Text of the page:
21 December 2009

Linguistic differences and non-verbal behavior: the mysterious case of gestures

On a recent trip to Rome, I was reminded of the fact that it's commonly believed, at least by native speakers of English, that people who speak Latin-based languages seem to gesticulate more frequently and more vigorously than we do.

It wasn't that I saw lots of locals waiving their hands about, but I was struck by what a lot of writing there seemed to be on the road signs on the way into town from the airport.

Then, on entering the lift in the hotel, I was struck again by the length of the warning notice - so much so that I actually took a photograph of it (above).

The big difference between Italian and English isn't so much the number of words as the fact that the Italian version has twice as many syllables as the English translation:

IN CASO DI INCENDIO NON USARE L'ASCENSORE USARE LE SCALE (24 syllables)

IN CASE OF FIRE DO NOT USE THE LIFT USE THE STAIRS (12 syllables)

The point about syllables is that each one is a separate beat, so that the more beats there are in a sentence, the longer it will take to say it aloud.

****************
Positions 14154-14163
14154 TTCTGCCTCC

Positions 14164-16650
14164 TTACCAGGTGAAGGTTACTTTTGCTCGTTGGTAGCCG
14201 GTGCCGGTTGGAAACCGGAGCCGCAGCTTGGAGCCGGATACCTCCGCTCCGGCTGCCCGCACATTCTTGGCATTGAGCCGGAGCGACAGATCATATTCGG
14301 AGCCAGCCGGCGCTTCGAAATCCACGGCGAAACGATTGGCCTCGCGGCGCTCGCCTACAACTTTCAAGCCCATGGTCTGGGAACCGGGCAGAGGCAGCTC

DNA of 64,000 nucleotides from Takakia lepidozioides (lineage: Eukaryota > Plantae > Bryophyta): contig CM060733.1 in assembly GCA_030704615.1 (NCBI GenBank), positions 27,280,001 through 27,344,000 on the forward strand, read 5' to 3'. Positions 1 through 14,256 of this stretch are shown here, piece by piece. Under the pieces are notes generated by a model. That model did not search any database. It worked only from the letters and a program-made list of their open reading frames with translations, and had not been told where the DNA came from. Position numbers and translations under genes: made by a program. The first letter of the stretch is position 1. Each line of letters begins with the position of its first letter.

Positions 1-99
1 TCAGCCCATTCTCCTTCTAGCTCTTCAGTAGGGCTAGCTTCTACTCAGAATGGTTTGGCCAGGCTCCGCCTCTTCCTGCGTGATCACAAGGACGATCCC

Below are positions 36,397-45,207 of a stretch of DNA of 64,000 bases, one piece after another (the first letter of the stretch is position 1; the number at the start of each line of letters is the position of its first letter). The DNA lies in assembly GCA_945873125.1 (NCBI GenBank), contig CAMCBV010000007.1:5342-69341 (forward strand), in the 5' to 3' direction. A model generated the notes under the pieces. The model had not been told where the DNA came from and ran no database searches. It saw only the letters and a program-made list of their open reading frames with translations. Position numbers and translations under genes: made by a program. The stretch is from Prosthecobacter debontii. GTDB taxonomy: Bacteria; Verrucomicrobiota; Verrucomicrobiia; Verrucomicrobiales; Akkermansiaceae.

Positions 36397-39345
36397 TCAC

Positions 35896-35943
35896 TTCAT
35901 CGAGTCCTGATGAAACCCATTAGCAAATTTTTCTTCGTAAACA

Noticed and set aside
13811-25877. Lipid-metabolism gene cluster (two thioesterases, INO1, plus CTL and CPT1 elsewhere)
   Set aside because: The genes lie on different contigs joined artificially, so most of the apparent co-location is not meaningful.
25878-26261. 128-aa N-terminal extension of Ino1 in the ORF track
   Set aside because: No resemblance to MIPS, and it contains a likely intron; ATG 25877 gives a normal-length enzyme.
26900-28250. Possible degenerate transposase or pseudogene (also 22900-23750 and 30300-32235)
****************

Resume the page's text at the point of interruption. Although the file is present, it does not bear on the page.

This reminded me of some questions that originally occurred to me about thirty years ago as I was reading a notice about how to get into the lifeboats on a ferry between England and France - where two lines of English were translated into three lines of French.
  1. Are Latin languages inherently more 'long-winded' than English?
  2. If so, does this create problems for turn-taking that hadn't been noticed by research originally based on tape recordings of conversations between native speakers of English?
  3. If so, could a greater reliance on gestures be a practical solution to any such problems?